It is essential that the councillor exercise their right to raise questions in the council meeting pertaining to the general proceedings and also bring up specific issues from the ward, which need attention. A councillor who stays as a mute spectator of the council proceedings without any proactive participation is a liability and it is a failure on his/her part in performing his/her duties.

Another role that a councillor can aspire to take on is to join various standing committees (though, not simultaneously). Unlike the previous roles where they are representing their ward alone, here the focus is wider – encompassing all of the city. Irrespective of whether the councillor happens to be a member of the committee or its chairman, the councillor has to manage dual role of representing their ward as well as taking a larger perspective of BBMP as a whole in dealing with specific business of the committee – be it large infrastructure works, health in the city, public schools and so on.

After a reasonably long stint in the council and having gained adequate experience with the functioning of the BBMP, a councillor can aspire to be a Deputy Mayor or Mayor, the latter of which has to ensure the execution of the council’s resolutions. Both the Mayor and Deputy Mayor have access to funds that can be used at their discretion. Here in lies the ability of councillors in ensuring that the funds are used appropriately – not just in their ward, but also for the city corporation’s entire jurisdiction.

All said, these are but the starting points for the role an ambitious councillor or corporator can play in a city like Bangalore. The true scope of a civic leader’s role, whether they hold elected office or not, is only constrained by their political imagination and drive.

Girisha Shankar is an urban policy analyst with the Takshashila Institution and a student of the B.CLIP pioneer batch. Apoorva Tadepalli is an intern at the Takshashila Institution. This was a part of Girisha’s lecture on a ‘Bottom-up Introduction to the BBMP’.

Mukul Asher1

Mukul Asher on Public and Municipal Finance

Takshashila councillor Mukul Asher talks about Bangalore, public finance and urban governance in his interview with DNA. This was on the sidelines of his lectures on public finance, municipal budgeting and a review of BBMP’s budget for students of the B.PAC Civic Leadership Incubation Program (B.CLIP).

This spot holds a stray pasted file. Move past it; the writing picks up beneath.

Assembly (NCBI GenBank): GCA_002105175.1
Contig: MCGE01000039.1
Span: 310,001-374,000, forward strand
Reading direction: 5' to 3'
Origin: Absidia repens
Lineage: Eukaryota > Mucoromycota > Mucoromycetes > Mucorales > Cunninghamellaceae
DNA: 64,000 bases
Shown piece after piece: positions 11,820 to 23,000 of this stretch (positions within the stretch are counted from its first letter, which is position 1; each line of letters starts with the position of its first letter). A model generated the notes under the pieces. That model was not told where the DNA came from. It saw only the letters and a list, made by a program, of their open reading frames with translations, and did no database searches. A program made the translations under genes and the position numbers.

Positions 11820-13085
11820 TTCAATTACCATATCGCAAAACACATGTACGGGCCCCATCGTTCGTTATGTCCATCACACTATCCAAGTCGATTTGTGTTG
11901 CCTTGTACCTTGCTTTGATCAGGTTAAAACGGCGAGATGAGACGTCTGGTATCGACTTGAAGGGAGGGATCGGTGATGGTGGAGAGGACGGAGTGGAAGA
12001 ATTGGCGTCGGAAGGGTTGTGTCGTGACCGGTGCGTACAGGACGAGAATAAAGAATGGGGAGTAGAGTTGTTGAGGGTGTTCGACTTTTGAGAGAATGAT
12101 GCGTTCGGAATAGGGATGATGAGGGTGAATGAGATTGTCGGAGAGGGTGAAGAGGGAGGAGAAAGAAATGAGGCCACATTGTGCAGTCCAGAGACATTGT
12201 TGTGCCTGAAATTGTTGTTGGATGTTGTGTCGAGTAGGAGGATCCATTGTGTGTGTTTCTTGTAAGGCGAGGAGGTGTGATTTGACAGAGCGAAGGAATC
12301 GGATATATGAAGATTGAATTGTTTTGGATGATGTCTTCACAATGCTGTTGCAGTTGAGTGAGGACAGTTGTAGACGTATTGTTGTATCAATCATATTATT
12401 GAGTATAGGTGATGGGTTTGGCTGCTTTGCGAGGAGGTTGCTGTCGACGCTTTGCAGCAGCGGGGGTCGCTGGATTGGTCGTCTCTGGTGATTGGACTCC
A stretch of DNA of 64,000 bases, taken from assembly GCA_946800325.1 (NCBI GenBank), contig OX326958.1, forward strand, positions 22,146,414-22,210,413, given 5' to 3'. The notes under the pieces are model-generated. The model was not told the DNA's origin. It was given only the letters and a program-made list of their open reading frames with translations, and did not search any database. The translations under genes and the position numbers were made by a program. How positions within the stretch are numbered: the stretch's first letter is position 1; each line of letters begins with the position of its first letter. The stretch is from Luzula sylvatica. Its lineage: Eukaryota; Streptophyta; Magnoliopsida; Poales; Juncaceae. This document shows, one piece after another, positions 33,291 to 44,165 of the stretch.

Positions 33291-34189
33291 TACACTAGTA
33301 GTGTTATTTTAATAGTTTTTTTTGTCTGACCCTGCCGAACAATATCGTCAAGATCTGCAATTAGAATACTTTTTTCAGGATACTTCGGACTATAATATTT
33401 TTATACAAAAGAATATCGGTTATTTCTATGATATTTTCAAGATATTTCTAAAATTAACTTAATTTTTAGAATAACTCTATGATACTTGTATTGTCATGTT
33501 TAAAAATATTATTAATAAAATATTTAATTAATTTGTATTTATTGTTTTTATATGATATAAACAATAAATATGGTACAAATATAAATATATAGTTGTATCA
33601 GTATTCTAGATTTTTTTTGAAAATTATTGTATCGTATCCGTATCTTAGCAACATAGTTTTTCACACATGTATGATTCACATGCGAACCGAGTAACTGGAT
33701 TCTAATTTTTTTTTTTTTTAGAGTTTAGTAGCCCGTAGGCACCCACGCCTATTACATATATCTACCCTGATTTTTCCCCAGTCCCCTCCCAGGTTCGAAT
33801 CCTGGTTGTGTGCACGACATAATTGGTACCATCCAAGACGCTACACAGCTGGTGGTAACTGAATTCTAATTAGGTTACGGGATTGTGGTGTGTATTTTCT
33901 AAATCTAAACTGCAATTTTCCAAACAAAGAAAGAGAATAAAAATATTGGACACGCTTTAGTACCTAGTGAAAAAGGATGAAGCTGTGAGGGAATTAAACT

Speaking on the role of the programme, he said that B.CLIP can provide economic literacy to future politicians, enable them to ask the right questions and improve policymaking from the ground up.

Q: It’s agreed that Bangalore is in a mess. The most difficult thing to get out of a mess is to find a starting point. What can be a starting point for Bangalore?

A: Out mindset is still that we are largely a rural country. But India is rapidly urbanising. By 2040, the majority of the population will be urban. Yet, we have not given enough focus either on a policy level or in terms of governance structures or resource raising to urban issues. We find that Bangalore is not so unique in the Indian context. It is also not so unique in terms of middle income countries. For example, a city like Jakarta has many similar types of issues. It is not just one thing or one factor or initiative that will bring about a change. There should be a much higher priority for urban issues. And the urban management and urban accountability/transparency need to be aligned. We still have state governments who appoint municipal commissioners. Mayors have very little power. So, the time has come to rethink as to how we create an urban governance structure where there is a sense of responsibility, accountability and transparency. Multiplicity of agencies, the split relationships between states and urban bodies on one hand, and states and the union government on the other, are all leading to fragmentation of responsibility and the way resources are allocated. We now need a more integrated and newer ways of addressing urban problems. This is going to take time, but the debate has to begin. In the meantime, for municipal corporations like the BBBMP here as well as in other cities, there is a need to make them a lot more professional and provide them with the backup support that they need in terms of technologies, financial and budgeting system, so that we can begin to get better urban outcomes.

The full interview can be read here.